The ECB has cut interest rates to record lows today, imposing negative rates on its overnight depositors to cajole banks into lending more and to fight off the risk of Japan-like deflation.
The cut, the first time the ECB has deployed a negative deposit rate which effectively charges banks to deposit overnight, was a response to a slowdown in inflation far below the ECB’s target and to weak euro zone lending.
That is a combination that risks dragging the bloc into an economic quagmire.
The ECB lowered the deposit rate to -0.1 percent, meaning it will effectively charge banks for holding their money overnight. It cut its main refinancing rate to 0.15 percent, and the marginal lending rate – or emergency borrowing rate – to 0.40 percent.
Markets sent the euro to a four-month low of $1.3575 after the news.
“Further monetary policy measures to enhance the functioning of the monetary policy transmission mechanism will be communicated in a press release to be published at 3.30 p.m. CET today,” the ECB said in a statement.
Investors first turn their attention to ECB President Mario Draghi’s 1230 GMT news conference at which he is widely expected to present other measures to complement the rate move.
“This is a baby rate cut – a tweak to the policy stance,” said RBS economist Richard Barwell, adding that Draghi needed to announce a bundle of measures to avoid disappointing markets.
Economists polled by Reuters had expected the ECB to cut the refinancing rate to 0.10 percent from 0.25 percent and the deposit rate to -0.10 percent from zero, as well as launching a refinancing operation aimed at funding firms.
Reuters reported last month that the ECB was preparing a package of policy options for this week’s meeting, including the rate cuts and targeted measures with a view to boosting lending to small- and mid-sized firms (SMEs).
“I think expectations are very high,” Barwell added. “To exceed them, I think he (Draghi) is going to have to talk up the prospect of asset purchases in the near future.”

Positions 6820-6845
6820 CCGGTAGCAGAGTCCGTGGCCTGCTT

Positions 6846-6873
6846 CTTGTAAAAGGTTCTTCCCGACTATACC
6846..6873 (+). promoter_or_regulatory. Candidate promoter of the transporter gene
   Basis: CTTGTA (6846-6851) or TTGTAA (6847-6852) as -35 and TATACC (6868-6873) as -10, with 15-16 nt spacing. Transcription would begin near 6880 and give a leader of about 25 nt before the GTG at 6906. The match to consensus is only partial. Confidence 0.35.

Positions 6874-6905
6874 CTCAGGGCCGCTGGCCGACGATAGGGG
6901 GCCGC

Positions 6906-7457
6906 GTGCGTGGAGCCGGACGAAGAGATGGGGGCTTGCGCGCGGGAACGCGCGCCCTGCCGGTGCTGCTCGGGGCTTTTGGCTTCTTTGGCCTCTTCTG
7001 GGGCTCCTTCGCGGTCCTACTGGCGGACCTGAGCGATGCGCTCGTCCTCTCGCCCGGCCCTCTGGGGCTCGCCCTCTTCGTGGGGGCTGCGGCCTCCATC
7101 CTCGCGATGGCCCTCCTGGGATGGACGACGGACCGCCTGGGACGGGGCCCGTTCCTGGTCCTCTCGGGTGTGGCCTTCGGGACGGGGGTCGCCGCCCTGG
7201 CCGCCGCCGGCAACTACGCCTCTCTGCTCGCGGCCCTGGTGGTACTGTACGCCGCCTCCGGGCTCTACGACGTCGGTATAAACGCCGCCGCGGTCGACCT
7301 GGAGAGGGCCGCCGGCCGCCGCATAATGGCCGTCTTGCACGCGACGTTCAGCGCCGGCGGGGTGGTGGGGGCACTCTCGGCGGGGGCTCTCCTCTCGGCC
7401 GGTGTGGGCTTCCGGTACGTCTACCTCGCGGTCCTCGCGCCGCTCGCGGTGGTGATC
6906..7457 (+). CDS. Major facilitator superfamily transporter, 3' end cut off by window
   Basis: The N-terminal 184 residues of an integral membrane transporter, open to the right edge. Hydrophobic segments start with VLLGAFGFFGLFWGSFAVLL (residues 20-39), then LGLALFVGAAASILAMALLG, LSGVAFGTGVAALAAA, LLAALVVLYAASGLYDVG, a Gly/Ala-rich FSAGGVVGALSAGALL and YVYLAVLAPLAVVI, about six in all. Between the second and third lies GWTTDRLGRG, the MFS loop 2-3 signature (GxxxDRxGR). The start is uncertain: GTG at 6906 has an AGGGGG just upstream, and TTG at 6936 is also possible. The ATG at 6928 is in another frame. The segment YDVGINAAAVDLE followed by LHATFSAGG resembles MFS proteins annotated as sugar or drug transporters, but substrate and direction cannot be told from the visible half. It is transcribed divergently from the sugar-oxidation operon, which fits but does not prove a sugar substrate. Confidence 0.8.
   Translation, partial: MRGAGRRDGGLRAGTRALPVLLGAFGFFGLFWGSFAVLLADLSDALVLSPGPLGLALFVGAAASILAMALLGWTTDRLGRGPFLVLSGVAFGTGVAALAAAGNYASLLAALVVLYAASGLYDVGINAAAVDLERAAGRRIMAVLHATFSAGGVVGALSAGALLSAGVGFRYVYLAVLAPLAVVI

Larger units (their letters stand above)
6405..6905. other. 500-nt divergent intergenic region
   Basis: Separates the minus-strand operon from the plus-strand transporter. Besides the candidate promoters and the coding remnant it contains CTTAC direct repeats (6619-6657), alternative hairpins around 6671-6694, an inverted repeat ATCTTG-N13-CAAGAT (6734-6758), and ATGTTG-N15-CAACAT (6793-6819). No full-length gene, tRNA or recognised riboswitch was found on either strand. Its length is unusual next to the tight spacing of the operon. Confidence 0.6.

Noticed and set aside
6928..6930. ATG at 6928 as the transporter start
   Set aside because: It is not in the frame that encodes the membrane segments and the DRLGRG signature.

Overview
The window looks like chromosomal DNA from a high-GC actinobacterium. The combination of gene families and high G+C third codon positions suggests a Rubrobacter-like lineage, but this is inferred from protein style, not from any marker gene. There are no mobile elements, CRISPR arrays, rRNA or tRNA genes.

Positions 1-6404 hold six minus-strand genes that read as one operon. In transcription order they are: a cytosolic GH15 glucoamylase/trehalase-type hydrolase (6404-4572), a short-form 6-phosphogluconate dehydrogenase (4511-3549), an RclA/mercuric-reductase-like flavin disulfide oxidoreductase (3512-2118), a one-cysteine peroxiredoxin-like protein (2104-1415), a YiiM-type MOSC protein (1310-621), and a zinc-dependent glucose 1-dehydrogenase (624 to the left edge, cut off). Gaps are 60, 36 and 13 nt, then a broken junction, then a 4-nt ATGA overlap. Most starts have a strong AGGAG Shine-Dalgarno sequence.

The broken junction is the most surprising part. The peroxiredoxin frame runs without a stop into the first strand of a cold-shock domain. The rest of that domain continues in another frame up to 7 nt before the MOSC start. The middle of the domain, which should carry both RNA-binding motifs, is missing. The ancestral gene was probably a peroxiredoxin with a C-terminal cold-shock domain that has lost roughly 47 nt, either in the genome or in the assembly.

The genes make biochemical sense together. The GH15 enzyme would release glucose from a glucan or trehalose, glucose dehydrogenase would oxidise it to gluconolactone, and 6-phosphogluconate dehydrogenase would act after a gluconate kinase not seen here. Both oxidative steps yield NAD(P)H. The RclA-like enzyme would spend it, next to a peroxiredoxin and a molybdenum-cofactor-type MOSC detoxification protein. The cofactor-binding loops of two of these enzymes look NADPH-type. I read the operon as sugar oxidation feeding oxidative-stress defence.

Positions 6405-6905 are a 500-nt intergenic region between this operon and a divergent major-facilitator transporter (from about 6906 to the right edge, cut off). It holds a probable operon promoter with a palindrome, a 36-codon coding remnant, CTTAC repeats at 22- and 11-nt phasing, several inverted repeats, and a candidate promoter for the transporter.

Just hours before the ECB policy decision, a Bank of Japan policymaker sounded a warning, saying the euro zone should not take lightly the potential danger of slipping into a Japan-style deflationary period.
In an April 24 speech, Draghi set out three broad scenarios for ECB policy action and included the possibility of a broad-based asset-purchase program in the event of a worsening of the medium-term inflation outlook.
Such a program is unlikely for now, however, even though euro zone annual inflation unexpectedly slowed to 0.5 percent last month, figures published earlier this week showed. The ECB targets inflation of close to but below 2 percent.
Draghi will present updated inflation and growth projections from ECB staff at his news conference. In March, the forecasts showed it would take 2-1/2 years for inflation to get near the ECB’s target. A weaker outlook will support robust ECB action.
The ECB is widely expected to accompany the rate cuts with other measures such as offering banks cheap, long-term funding – a so-called LTRO – on condition that they use this financing to further lending to companies.
Euro zone inflation has been stuck in what Draghi has called “the danger zone” below 1 percent since October, mainly because of weaker commodity and food prices, but also because of wage and other adjustments in euro zone crisis countries.
The stronger euro exchange rate exacerbates these dynamics.
At the same time, record low interest rates are still not feeding through evenly to companies across the currency bloc. Companies in Portugal, for example, are paying on average 5.4 percent on loans compared with 2.2 percent in Finland or France.
This particularly affects smaller companies, which rely strongly on bank funding and make up the bulk of the economy.
Another possibility is the for ECB to extend its provision of unlimited access to central bank funding beyond July 2015.
U.S.-style quantitative easing (QE) – money printing to buy assets – is likely to remain someway off, however, as it is the last weapon at the ECB’s disposal and the barriers to using it are high for the hawkish contingent on the Governing Council.
“We expect the big QE-bazooka to remain in the closet,” said ING economist Carsten Brzeski.